A significant breakthrough has been made in establishing cooperation with relevant government institutions in Macedonia towards combating wildlife poisoning. A National Anti-Poisoning
Meeting took place at the 17th of May in Skopje, which was attended by all relevant national stakeholders, including representatives from the ministry of environment, environmental inspection agency, ministry of interior affairs, forensic service agency, universities, veterinary inspection agency, ministry of agriculture and the veterinary institute. The meeting was (very well) organized by the Macedonian Ecological Society (MES), MES within the scope of the Balkan Anti-poisoning Project (BAPP), coordinated by VCF.
The meeting aimed at establishing a National Anti-poison Working Group, which will actively work on the preparation of a national road-map against wildlife poisoning. Through intensive and detailed debates, existing gaps in the investigation of poisoning incidents, toxicological analysis and legal proceedings were identified, with concrete recommendations made.
Macedonia has a history of well-documented poisoning incidents, and so all the participants were very
motivated and productive, almost as if they were waiting for a long time for this meeting to happen. Together we have identified the drivers and the most important stakeholders related to poisoning and were able to resolve numerous previous doubts and uncertainties.
In General Macedonia has good legislation in place, sufficient human capacities and expertise among national institutions for investigation of poisoning cases and conducting toxicological analysis, but more efficient and clear legal protocols describing responsibilities in reporting, investigating and prosecuting cases of wildlife poisoning need to be developed and distributed within all responsible institutions to precisely define competences of each agency within national legislation, and avoid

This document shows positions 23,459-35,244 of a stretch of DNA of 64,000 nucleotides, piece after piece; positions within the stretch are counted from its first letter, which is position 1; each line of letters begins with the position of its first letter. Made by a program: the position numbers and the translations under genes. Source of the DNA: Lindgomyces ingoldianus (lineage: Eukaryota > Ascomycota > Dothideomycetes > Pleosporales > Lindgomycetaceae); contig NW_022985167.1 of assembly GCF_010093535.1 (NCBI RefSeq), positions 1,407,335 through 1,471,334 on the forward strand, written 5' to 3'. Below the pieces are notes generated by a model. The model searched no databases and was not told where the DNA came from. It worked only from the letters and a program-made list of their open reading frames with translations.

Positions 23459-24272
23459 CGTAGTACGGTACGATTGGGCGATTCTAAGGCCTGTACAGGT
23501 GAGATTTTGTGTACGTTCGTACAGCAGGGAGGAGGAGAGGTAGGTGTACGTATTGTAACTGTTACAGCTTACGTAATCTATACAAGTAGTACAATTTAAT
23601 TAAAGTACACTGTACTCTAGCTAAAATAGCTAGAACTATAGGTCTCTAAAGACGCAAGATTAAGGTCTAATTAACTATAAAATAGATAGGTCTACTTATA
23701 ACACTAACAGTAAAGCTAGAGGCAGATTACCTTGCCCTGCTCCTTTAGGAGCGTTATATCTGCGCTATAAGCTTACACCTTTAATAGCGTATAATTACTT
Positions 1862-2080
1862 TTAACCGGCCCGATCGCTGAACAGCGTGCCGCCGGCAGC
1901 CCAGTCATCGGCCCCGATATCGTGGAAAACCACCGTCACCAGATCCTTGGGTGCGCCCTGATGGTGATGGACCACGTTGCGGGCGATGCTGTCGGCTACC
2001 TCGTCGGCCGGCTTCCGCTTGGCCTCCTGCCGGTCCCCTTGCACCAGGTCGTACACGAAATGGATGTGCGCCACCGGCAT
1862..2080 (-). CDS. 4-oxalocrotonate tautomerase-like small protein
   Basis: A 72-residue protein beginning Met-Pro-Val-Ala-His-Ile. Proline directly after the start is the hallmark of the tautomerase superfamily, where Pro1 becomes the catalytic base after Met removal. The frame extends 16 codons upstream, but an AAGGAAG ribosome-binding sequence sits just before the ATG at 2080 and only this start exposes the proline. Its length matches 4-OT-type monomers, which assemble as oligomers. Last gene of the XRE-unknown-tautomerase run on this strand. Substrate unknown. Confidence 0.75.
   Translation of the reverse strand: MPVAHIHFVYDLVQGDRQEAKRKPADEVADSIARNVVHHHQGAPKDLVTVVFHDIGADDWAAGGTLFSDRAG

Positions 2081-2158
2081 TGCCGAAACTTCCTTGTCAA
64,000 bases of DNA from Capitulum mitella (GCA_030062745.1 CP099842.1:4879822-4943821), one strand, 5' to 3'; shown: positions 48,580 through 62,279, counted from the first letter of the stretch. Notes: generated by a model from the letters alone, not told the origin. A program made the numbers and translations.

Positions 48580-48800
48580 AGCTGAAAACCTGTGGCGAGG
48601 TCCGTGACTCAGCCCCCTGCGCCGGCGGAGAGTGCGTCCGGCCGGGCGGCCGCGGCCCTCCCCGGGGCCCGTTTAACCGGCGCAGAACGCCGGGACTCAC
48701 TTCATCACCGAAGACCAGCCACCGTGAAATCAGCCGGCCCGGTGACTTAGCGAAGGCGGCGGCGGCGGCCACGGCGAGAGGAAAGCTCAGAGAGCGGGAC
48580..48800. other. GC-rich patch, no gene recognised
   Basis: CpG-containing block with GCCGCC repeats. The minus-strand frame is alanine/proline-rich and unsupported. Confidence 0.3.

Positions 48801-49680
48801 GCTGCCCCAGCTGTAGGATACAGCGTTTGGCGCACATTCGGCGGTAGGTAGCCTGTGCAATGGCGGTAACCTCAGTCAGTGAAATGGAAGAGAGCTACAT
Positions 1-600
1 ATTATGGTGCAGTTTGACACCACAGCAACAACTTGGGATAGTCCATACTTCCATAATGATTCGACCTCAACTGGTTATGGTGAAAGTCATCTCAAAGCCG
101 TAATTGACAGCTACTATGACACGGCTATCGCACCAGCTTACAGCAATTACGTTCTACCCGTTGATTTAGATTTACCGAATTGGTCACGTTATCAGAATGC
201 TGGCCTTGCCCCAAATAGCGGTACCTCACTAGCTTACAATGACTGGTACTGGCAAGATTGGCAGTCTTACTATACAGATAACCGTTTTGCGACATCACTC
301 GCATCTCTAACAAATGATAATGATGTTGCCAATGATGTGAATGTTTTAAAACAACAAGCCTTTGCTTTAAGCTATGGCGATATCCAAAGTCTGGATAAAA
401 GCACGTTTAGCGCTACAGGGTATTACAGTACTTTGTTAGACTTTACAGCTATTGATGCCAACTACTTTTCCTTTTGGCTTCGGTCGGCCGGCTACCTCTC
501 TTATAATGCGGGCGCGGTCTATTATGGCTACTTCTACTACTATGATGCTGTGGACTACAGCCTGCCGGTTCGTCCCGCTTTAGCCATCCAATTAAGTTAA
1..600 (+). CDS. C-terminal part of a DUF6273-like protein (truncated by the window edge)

overlaps. A referent laboratory, within existing institutions and laboratories, for processing cases of wildlife poisoning, needs to be designated by relevant decision makers, which will enable the laboratories to conduct toxicological analysis. With some additional funding and logistical support towards laboratories, and a strong awareness campaign aimed at general public and decision-makers, things could really change for the vultures and other wildlife threatened by poisoning in Macedonia.
The positive impulse that we picked up from the relevant government institutions makes us confident that the anti-poisoning work in Macedonia will significantly improve, with future actions to be implemented during the course of the BAPP.
As it happened previously in Albania, during the course of the meeting in Skopje the new Life project
(LIFE16 NAT/BG/000874) on Egyptian vultures, led by our colleagues from BPSB, was also presented, with a focus on the activities to be implemented in Macedonia.
Poisoning has been identified as the single most important threat that vulture populations are facing worldwide within the
a crucial strategic document for conservation of Old World vultures, approved
by the Convention for Migratory Species (CMS) last year. The BAPP, a vital
component of the Mediterranean Anti-Poisoning Project (MAPP), funded by the Mava Foundation and spearheaded by VCF, directly contributes to implementation of the MsAP in the region